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      Download the Game Design and Indie Game Marketing Freebook   07/19/17

      GameDev.net and CRC Press have teamed up to bring a free ebook of content curated from top titles published by CRC Press. The freebook, Practices of Game Design & Indie Game Marketing, includes chapters from The Art of Game Design: A Book of Lenses, A Practical Guide to Indie Game Marketing, and An Architectural Approach to Level Design. The GameDev.net FreeBook is relevant to game designers, developers, and those interested in learning more about the challenges in game development. We know game development can be a tough discipline and business, so we picked several chapters from CRC Press titles that we thought would be of interest to you, the GameDev.net audience, in your journey to design, develop, and market your next game. The free ebook is available through CRC Press by clicking here. The Curated Books The Art of Game Design: A Book of Lenses, Second Edition, by Jesse Schell Presents 100+ sets of questions, or different lenses, for viewing a game’s design, encompassing diverse fields such as psychology, architecture, music, film, software engineering, theme park design, mathematics, anthropology, and more. Written by one of the world's top game designers, this book describes the deepest and most fundamental principles of game design, demonstrating how tactics used in board, card, and athletic games also work in video games. It provides practical instruction on creating world-class games that will be played again and again. View it here. A Practical Guide to Indie Game Marketing, by Joel Dreskin Marketing is an essential but too frequently overlooked or minimized component of the release plan for indie games. A Practical Guide to Indie Game Marketing provides you with the tools needed to build visibility and sell your indie games. With special focus on those developers with small budgets and limited staff and resources, this book is packed with tangible recommendations and techniques that you can put to use immediately. As a seasoned professional of the indie game arena, author Joel Dreskin gives you insight into practical, real-world experiences of marketing numerous successful games and also provides stories of the failures. View it here. An Architectural Approach to Level Design This is one of the first books to integrate architectural and spatial design theory with the field of level design. The book presents architectural techniques and theories for level designers to use in their own work. It connects architecture and level design in different ways that address the practical elements of how designers construct space and the experiential elements of how and why humans interact with this space. Throughout the text, readers learn skills for spatial layout, evoking emotion through gamespaces, and creating better levels through architectural theory. View it here. Learn more and download the ebook by clicking here. Did you know? GameDev.net and CRC Press also recently teamed up to bring GDNet+ Members up to a 20% discount on all CRC Press books. Learn more about this and other benefits here.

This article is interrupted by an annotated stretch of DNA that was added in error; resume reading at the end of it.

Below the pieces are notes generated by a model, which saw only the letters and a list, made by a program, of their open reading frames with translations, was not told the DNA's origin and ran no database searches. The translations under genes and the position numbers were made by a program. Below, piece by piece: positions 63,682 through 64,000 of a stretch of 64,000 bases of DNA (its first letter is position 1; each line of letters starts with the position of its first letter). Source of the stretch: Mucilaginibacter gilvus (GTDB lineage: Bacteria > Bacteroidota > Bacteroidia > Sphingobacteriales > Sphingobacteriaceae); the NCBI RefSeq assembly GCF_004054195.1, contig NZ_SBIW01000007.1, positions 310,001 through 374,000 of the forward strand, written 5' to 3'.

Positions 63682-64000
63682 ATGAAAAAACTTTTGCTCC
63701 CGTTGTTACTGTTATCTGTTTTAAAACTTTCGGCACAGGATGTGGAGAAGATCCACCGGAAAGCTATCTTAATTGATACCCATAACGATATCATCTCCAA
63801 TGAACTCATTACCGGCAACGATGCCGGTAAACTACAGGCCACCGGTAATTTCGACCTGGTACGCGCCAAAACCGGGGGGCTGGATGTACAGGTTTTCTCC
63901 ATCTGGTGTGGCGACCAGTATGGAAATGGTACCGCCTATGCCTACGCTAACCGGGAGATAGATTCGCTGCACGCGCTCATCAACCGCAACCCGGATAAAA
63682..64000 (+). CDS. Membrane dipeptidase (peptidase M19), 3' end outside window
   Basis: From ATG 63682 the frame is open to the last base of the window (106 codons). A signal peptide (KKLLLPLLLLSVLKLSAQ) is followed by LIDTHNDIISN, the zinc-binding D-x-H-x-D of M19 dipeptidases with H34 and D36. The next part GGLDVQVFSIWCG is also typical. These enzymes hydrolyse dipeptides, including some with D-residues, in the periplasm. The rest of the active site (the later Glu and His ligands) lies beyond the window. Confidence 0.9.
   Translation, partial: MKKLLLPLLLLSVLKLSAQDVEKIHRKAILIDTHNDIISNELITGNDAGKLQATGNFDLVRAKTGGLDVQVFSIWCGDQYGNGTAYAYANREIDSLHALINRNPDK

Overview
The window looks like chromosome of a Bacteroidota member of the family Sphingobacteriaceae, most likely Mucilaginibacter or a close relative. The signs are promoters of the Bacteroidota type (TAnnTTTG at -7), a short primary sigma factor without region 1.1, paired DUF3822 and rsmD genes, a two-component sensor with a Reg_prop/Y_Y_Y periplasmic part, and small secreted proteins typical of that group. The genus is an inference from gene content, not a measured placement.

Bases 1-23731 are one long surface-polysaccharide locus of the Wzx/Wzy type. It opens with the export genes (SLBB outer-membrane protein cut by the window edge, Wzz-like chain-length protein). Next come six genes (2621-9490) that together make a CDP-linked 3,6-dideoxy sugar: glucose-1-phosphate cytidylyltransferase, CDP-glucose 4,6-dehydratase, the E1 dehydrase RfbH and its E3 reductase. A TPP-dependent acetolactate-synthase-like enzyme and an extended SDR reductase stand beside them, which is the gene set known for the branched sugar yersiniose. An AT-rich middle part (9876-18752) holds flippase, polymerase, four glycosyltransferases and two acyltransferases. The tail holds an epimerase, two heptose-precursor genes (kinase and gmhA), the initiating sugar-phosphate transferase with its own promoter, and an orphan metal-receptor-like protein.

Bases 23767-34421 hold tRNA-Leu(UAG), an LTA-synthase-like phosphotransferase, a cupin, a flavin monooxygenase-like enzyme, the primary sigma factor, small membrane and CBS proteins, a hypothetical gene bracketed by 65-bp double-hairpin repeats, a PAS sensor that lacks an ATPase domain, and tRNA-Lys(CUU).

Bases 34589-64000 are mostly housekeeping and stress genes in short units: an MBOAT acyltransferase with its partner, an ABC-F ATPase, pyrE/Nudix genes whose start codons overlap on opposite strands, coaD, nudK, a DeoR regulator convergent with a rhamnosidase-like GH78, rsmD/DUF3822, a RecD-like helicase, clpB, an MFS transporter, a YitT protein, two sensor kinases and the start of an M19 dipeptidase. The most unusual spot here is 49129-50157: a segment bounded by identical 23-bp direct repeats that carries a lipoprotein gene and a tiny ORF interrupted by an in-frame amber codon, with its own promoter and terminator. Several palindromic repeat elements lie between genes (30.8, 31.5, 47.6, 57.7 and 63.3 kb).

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About wattywatts

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  1. Hmm. Well thank's everyone for your input. I have tried unity but for whatever reason I didn't care for the interface and didn't use it very extensively. Blender is absolutely the most confusing program I've ever bothered with... almost gives me a headache to think about trying to learn actually. ;) I've played around with leadwerks and I was very impressed with what I saw, particularly the physics system! I suppose I'd best stick with darkbasic just because I already know it fairly well. But I can definitely envision a future where artists will have a programming free option! Isn't UDK only available to big name companies for commercial projects?
  2. Hi all. I doubt such a thing exists, at least not how I'd like it, but I assume I stand a better chance of finding out if I ask, so here I am. I usually use darkbasic, because I really hate programming and it's always seemed the easiest solution to me. But lately I've been getting burned out on game making just from the bit of coding I have to do in that. I'm primarily a graphics guy, and I'm looking to make a king's field (first person precursor to dark souls) kind of game, and I need an engine that can give me real time lighting with shadows, bump mapping, and good collision detection. Ideally I'd like to be able to import my levels, set up my lights (with one light locked to the camera position) and walk around. Is there anything even close to what I'm describing (also ideally, I'd like to be able to potentially sell the game when it's finished)? Thanks for reading, I'm sure this sort of question comes up all too often.